ABBA gets in the brain

July 24, 2008|By Sarah Rodman | Sarah Rodman,The Boston Globe

It only takes a single exposure, and in an instant, your whole day can change. The infection is rapid and feels potentially unending. One minute you're minding your own business and the next you find that you can't stop thinking, humming or singing "Dancing Queen."

Friday n ight and the lights are low...

No matter what you try, you can't shake it. In fact, once you start thinking about ABBA, you're a goner. Next thing you know, you've moved to this: If you change your mind/I'm the first in line...

And like the lyrics to "Waterloo" remind us, you couldn't escape if you wanted to.

What triggers this phenomenon isn't always obvious, but it's no doubt about to happen on a widespread scale.

Mamma Mia!, the film based on the Broadway musical built around ABBA songs, is playing in theaters now. As people leave the cineplex belting out the tunes sung by stars Meryl Streep, Pierce Brosnan and Colin Firth, the ABBA invasion will begin anew.

Mamma Mia, here I go again/My, my, how can I resist you?

ABBA's songs continue to endure as what scientists have dubbed "earworms" 35 years after the band's first album was released. Like those little bugs, the tunes burrow into our brains and keep hitting the repeat button.

With all this renewed interest, we wondered if it was possible to break down scientifically why the music is so irresistible. Because even those who profess to dislike the cheery pop of the Swedish masterminds can't block its infiltration into their inner jukebox.

Of course, what makes ABBA songs catchy is to an extent what makes most music memorable, from Bach to the Beatles.

But, says Daniel Levitin, author of This Is Your Brain on Music: The Science of a Human Obsession and associate professor at McGill University, there are some individual factors.

"For one thing, the way their songs are performed and produced, quite apart from the underlying composition, gives them an overall catchy sound," says Levitin, a musician and former producer whose forthcoming book, The World in Six Songs: How the Musical Brain Created Human Nature, further explores the music-mind connection.

The multitracked harmonies of singers Agnetha Faltskog and Frida Lyngstad awaken the part of our brains in which our inner caveman is still enjoying a Paleolithic hootenanny with the rest of his clan.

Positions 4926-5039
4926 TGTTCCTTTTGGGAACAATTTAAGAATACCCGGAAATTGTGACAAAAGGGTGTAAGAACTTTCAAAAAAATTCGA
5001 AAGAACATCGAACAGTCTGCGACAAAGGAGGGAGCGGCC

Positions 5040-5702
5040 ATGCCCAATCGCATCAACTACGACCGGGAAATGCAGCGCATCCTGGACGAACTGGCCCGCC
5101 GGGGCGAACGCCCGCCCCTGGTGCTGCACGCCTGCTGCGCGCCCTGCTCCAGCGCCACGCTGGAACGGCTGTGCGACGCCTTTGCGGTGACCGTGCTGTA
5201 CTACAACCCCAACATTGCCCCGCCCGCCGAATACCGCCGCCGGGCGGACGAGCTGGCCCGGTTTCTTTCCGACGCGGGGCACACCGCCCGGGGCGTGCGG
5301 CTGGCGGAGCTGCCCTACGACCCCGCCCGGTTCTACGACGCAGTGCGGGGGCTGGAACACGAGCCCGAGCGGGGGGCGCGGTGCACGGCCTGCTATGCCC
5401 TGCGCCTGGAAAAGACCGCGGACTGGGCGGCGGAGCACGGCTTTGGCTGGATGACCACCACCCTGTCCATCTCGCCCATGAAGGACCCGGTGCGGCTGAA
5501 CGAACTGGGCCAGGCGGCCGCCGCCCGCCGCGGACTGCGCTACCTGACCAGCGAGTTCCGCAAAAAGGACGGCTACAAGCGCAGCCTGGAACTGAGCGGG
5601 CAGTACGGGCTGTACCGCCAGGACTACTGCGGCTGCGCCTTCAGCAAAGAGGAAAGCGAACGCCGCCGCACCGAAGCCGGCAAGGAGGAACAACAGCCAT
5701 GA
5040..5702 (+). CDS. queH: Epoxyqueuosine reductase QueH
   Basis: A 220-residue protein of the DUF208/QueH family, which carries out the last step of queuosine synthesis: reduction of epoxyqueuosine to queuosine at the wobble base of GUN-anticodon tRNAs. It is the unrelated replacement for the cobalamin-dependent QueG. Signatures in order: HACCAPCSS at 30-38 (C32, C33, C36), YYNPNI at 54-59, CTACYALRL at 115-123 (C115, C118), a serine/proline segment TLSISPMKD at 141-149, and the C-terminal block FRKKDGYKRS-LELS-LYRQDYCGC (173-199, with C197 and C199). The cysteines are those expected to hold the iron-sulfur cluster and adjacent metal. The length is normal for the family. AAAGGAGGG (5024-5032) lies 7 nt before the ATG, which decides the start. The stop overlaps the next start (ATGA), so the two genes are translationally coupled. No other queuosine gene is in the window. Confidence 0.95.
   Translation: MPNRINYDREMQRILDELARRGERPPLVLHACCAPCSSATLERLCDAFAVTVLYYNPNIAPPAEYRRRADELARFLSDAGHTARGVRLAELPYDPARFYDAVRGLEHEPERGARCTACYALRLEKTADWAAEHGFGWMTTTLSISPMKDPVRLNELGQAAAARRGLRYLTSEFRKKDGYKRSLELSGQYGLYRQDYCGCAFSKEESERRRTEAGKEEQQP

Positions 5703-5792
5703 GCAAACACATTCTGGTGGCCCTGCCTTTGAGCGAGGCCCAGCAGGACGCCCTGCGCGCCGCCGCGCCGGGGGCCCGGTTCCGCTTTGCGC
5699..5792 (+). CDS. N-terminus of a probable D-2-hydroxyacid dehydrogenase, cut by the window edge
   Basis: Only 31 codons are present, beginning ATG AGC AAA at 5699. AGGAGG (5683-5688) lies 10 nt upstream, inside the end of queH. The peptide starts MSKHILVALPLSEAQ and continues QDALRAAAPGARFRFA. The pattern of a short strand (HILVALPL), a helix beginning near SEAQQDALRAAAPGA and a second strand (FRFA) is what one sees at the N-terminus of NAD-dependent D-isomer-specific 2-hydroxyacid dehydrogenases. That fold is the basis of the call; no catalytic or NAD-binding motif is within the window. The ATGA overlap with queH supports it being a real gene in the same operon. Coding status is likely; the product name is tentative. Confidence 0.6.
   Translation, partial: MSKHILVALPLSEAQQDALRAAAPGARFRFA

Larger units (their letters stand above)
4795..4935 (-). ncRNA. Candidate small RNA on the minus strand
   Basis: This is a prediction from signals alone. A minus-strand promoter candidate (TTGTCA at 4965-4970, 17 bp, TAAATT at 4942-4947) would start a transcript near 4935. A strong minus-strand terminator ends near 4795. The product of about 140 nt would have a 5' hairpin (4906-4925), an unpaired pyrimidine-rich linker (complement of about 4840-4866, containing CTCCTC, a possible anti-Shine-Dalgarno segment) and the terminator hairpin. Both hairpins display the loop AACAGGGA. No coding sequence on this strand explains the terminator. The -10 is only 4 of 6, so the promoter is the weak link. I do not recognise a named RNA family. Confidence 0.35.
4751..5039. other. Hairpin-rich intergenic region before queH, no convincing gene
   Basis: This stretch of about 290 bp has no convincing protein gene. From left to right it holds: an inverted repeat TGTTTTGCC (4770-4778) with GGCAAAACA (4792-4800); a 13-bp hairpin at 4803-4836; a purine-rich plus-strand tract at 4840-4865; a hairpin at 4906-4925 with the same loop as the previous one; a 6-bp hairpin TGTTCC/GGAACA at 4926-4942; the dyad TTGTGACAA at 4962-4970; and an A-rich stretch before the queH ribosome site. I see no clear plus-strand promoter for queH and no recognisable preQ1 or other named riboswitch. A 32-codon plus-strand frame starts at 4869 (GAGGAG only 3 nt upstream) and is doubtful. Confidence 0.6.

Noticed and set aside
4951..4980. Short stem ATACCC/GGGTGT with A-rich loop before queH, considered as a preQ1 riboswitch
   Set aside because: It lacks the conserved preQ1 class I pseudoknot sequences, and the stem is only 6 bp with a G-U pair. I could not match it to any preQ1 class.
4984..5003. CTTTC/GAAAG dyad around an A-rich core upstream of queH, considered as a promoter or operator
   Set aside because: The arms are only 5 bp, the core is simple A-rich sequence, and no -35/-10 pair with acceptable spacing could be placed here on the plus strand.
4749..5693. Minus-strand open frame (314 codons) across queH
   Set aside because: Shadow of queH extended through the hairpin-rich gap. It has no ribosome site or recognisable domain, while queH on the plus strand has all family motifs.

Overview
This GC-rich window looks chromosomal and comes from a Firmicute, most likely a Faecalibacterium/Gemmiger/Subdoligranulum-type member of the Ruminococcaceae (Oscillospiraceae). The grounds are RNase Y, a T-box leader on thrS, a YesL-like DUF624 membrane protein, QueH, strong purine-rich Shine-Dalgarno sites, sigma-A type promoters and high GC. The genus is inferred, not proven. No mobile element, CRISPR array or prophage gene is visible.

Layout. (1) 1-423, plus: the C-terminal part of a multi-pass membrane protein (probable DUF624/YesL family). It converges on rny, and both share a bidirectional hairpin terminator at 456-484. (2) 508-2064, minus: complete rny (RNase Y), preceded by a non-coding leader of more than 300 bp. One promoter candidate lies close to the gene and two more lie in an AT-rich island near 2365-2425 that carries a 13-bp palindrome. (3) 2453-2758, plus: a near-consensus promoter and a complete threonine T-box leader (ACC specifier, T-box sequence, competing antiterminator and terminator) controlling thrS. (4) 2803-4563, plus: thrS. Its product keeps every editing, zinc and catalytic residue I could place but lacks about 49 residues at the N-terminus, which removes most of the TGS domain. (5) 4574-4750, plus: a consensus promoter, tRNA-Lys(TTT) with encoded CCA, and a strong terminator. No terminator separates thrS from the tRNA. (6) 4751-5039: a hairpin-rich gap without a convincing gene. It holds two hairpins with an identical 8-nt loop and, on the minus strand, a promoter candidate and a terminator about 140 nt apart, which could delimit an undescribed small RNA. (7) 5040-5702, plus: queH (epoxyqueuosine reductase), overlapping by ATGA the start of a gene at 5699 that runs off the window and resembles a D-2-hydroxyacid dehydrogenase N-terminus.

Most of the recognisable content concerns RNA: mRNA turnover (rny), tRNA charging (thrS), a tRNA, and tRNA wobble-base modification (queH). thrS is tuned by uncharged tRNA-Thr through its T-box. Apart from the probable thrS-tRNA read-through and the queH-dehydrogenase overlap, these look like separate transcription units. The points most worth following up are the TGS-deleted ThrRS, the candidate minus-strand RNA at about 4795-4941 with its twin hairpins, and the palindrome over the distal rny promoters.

"If you look at the evolutionary biology of the species and the chemical reactions we have to events in the world, for tens of thousands of years when we as a species heard music we heard groups singing it, not an individual and not an individual standing on a stage," says Levitin. "So the ABBA model of the multiple voices ... is much closer to stimulating these evolutionary echoes of what music really is, fundamentally - closer than, say, Frank Sinatra or Miley Cyrus."

In other words, if a caveman encased in ice were to be thawed out, revived and immediately given a full iPod, he would respond more immediately to ABBA or a gospel choir than, say, free jazz.

The glossy production and compositional patterns of Sweden's fab four also set off different neurological reactions that have medicinal powers. In the most upbeat of the group's songs, like "Money, Money, Money," the simplicity of ABBA's lyrics makes them easy to sing along to. In addition to the fizzy melodies, that participation, says Levitin, gives listeners "an even more powerful hit of happy juice in the brain from dopamine." With sad songs, listeners' brains produce an opposite but equally enjoyable reaction.

And the main piece of the brain puzzle is the simplest of all: repetition, repetition, repetition. In the grand tradition of everyone from Beethoven (and his hook-filled Fifth Symphony) to the dude who wrote "Who Let the Dogs Out?," ABBA songwriters Benny Andersson and Bjorn Ulvaeus recognized the power of telling us something as often as possible.

"If you really want to know what makes a song powerful, I would say look at how the memory works," says physiologist Harry Witchel, a senior research fellow at the Medical School of the University of Bristol in the United Kingdom who was in no way surprised that "Waterloo" ranked as the all-time No. 1 Eurovision song contest winner for the BBC. "Memory works either through strong emotions or through repetition - that's how we normally teach. And ABBA songs allow for both of those things to occur."

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